Skin of Marble movie review: Naseeruddin Shah's act can't rescue this throwback to worst of '90s Bollywood
Skin of Marble is one of those films that basically serve as vehicles for a nostalgic trip to a cinematic past we are better off erasing once and for all.
The central mystery surrounding this film, apart from Naseeruddin Shah consenting to appear in it, remains Large Short Films’ decision to showcase it under their banner.
Not that it lacks in other equally confounding and deeply frustrating mysteries. There is the tribute to Saadat Hasan Manto in the credits. Perhaps because the film claims to use India’s partition for a backdrop. To be fair to Manto — a giant of modern literature and a great chronicler of the horrors of those dark hours — his inclusion is profoundly unwarranted. There are the tacky sets and production design, both of which belong in the worst B-grade horror films. The actors could might as well have wandered onto these sets, babbled their lines in isolation, leaving the editor to splice these disparate sets of dialogue into a more coherent film. Now the central function of dialogue is to convey information. But the writer takes this dictum too literally and conveniently leaves out all conflict that gives rise to drama. Not to forget the deeply disturbing portrayal of women as mannequins who spout dialogue to service male desire and ambition. So far, so bad. And we are yet to talk about the story.
Vivaan Parashar, director Pankuj Parashar’s son, plays a man in love with Violet. The film is set in Delhi during the partition, in a corner of the city where death and destruction hasn’t reached yet. He soon learns that his father, played by Shah, wants to marry him off to Preeto, because he has given her father his word. Preeto, as must be obvious by now, is the good, obedient Indian woman. Violet, well, she is a foreigner, who, Vivaan’s character soon discovers, doesn’t wish to be with him. A series of highly predictable events leads to an ending so disturbing and out of sync with reality that the viewer will be advised against watching this film in the first place.
The narrative plods ahead in a series of set pieces that appear completely disconnected with each other. Tonally out of sync, the scenes are lit casually and rendered all the more lustreless by the uninspired musical score. Vivaan’s central performance is simply abhorrent. He is present in every single frame of the film. A strong turn could have salvaged some respectability for the film. But he plays a man seemingly torn apart by love without imagination and reels off dialogue — especially the poetry — in a state of utter confusion. The less said about the supporting performances, the better. For the characters come across as vessels for furthering decrepit ideas and archaic moral codes. And Naseer, well, he is just there.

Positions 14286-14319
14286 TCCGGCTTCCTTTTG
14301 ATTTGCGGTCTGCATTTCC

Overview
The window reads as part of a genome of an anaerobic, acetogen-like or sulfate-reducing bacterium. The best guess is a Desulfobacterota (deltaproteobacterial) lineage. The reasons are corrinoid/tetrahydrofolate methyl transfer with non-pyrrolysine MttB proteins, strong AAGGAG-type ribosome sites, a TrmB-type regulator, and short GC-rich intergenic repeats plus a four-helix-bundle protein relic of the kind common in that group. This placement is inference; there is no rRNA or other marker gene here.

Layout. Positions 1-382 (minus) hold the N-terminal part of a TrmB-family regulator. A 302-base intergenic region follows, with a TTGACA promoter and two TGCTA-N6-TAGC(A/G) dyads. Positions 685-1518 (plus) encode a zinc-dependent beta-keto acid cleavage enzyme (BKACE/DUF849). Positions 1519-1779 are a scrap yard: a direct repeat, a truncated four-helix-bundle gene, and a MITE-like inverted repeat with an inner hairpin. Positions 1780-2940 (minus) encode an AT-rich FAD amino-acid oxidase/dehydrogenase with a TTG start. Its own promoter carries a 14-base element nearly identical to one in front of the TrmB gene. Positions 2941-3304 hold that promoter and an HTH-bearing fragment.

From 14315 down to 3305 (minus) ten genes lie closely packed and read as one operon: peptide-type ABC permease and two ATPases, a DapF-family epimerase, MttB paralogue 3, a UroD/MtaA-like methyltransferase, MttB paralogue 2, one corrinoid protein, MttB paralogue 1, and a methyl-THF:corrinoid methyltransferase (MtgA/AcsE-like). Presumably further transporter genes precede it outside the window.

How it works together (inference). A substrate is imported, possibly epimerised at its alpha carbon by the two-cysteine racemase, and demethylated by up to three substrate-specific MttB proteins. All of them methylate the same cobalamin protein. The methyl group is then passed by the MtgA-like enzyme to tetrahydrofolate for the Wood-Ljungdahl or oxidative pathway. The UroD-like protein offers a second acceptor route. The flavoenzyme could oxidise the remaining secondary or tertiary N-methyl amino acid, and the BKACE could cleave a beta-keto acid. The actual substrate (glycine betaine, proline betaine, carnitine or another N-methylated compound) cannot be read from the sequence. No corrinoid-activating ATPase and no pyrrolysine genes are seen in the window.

Beginning with its clunky title, the film continues drowning further and further in the objectification of its female characters, gradually taking away any shards of agency they possess. Not that the male characters are etched with any more empathy. It all feels like a grave reminder of the worst of '90s Bollywood cinema, something we seemed to have left behind for good.
The arrival of digital platforms — Netflix, Prime Video, LSF and the like — kindled hope for radical storytelling that challenges and improves upon the rut that mainstream filmmaking seemed to have fallen prey to. There is no denying that baby steps, howsoever small and floundering they may be, are being taken in that direction. Good things take time. But no amount of star power can compensate for a terrible story and lazy direction. LSF, among others, has forged a new path for short filmmaking. Their valuable contribution is evident in the shorter format of storytelling being now recognised by the Filmfare Awards, no less. Therefore, it is hoped that they continue to make space for original storytelling from different parts of the country, in as many languages as possible. The burgeoning numbers of new internet subscribers being added every day from all over the country goes to show that it makes business sense as well. Else we will be stuck with misfires like Skin of Marble; films that basically serve as vehicles for a nostalgic trip to a cinematic past we are better off erasing once and for all.
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